This IT pilot fish works for a big offshoring outfit, and he's asked to spend a Saturday as part of a panel interviewing potential new hires with Microsoft skills.

"I was to be on the classic Active Server Pages, VBScript and IIS hiring panel," fish says. "I reached the venue around 10:45 in the morning, and there were 13 or 14 candidates for the walk-in interviews that would start at 11 a.m."

Fish tracks down the HR rep in charge of the day's recruiting efforts, and she's already waiting to start. She tells fish that he's the only person who will be doing technical interviews. For candidates who pass that, she'll do a final round, and that'll be it.

Wasn't there supposed to be a .NET interviewer too? fish asks. "Well, that interviewer didn't turn up due to some personal issue," HR rep says. "So we canceled .NET hiring."

Wow, fish thinks -- but it's not his business, so he starts the first interview.

Twenty minutes later, it's clear that the first applicant isn't up to snuff, so fish marks the candidate's paperwork as rejected, passes the feedback to the HR rep and starts in with the next candidate.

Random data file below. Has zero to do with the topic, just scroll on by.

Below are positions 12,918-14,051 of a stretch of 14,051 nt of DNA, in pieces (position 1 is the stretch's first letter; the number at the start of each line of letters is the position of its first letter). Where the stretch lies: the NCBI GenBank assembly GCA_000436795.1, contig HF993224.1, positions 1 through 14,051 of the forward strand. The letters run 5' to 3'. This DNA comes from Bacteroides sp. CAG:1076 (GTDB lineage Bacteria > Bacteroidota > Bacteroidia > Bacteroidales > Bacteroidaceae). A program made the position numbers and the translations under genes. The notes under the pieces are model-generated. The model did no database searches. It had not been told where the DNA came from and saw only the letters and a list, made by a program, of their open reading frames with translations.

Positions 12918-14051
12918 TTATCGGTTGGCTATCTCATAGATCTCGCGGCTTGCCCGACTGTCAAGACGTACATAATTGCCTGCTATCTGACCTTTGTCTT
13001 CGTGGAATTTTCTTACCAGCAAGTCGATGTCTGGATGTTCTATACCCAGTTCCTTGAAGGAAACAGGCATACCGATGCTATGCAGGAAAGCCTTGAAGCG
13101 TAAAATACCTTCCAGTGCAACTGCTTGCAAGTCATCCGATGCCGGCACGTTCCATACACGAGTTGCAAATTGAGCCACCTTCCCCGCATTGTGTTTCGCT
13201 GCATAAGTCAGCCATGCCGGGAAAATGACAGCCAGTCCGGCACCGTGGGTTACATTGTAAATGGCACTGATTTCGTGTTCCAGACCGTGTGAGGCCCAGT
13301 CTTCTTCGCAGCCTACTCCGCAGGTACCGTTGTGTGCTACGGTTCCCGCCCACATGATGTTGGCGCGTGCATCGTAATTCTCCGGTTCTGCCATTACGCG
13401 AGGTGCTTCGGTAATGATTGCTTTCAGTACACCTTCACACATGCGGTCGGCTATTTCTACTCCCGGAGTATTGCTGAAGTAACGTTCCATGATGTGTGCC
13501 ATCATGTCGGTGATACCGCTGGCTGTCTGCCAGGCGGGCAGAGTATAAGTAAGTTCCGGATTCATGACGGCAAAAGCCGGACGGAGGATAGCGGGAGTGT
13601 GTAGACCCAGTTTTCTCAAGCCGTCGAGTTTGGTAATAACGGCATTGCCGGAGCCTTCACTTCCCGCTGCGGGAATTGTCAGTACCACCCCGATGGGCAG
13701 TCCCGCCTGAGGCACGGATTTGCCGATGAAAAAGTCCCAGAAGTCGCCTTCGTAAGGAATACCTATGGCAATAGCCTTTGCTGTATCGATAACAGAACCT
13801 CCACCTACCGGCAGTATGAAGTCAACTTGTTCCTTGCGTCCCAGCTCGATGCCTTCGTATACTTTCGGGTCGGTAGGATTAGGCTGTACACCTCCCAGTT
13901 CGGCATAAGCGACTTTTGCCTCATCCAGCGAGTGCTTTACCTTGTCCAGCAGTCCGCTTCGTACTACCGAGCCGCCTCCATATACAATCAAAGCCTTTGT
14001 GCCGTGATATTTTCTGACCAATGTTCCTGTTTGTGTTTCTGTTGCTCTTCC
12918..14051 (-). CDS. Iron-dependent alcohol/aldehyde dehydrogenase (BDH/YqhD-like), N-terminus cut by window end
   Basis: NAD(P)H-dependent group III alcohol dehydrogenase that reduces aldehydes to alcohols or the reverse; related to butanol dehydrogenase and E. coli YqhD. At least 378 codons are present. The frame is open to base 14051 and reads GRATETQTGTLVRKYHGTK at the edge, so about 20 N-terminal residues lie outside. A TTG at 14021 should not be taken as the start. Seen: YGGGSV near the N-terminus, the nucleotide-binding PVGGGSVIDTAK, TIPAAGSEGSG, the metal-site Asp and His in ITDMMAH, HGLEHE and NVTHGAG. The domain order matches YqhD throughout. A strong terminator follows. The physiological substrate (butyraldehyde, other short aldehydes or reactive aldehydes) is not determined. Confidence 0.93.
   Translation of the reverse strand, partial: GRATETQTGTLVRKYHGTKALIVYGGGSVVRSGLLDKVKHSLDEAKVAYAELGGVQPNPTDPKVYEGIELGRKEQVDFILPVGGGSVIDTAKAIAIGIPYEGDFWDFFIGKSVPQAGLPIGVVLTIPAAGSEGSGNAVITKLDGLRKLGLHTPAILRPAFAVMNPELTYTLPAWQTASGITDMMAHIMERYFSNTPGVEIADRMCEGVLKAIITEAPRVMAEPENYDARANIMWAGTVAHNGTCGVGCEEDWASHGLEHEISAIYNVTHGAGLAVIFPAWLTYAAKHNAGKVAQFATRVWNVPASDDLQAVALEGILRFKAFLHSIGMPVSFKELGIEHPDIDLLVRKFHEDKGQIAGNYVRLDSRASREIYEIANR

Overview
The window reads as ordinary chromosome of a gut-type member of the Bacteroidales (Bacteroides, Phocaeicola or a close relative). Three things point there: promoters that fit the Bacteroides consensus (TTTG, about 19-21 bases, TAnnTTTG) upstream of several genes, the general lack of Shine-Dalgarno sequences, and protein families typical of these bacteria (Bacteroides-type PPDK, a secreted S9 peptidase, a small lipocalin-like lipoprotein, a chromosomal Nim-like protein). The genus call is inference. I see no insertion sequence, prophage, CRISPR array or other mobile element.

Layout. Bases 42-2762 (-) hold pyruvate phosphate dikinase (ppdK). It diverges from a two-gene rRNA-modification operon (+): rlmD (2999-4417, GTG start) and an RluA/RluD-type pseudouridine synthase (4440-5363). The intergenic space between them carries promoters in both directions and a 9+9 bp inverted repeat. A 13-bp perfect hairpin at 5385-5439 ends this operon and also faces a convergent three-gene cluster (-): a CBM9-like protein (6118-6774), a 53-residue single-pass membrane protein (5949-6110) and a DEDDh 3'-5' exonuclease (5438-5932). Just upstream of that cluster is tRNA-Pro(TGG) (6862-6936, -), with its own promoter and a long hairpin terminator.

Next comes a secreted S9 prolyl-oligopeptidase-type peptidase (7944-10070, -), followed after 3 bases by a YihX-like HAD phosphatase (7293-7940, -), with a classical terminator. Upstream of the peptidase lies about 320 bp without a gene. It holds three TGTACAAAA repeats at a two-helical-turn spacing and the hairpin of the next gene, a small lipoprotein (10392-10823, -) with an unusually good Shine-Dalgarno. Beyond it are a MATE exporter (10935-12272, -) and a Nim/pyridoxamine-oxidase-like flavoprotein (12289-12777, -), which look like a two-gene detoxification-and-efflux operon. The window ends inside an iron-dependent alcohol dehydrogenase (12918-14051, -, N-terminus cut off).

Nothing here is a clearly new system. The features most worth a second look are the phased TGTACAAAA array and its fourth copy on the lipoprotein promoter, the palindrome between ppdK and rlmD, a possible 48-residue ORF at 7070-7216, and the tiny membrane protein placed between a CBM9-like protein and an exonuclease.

"The HR rep immediately came over, interrupted me and said, 'If you think the candidate isn't good enough, don't spend more than five minutes with him,'" says fish.

"I asked, 'Five minutes?' She replied, 'Yes, five minutes, because this recruitment activity should wind up before lunch.'"

Fish knows that interviews are scheduled to run until 4 p.m., and he points out that there's plenty of time to give the interviewees a thorough vetting.

"Well you see, I came in from the head office for this recruitment work, and I should reach airport early," HR rep says. "Moreover, there are hardly enough candidates for us to proceed beyond lunch time at 1 p.m., so let's not spend too long".

Fish doesn't respond, mostly because the HR rep has already turned on her heel and walked away. But he wonders what's going to happen with the candidates who show up after lunch.

"Almost six months later, I met one of the applicants I interviewed," fish says. "I was happy to see him and asked how the work was.

"He told me that his profile was mapped to Java skills since the day he joined, and he'd been struggling with HR so he could change back to the Microsoft platform. I asked him about the HR rep who he was recruited by. He replied, 'It seems she has left the company.'"

Sharky loves an HR story -- or any true tale of IT life. Send yours to me at sharky@computerworld.com. You'll get a stylish Shark shirt if I use it. Add your comments below, and read some great old tales in the Sharkives.

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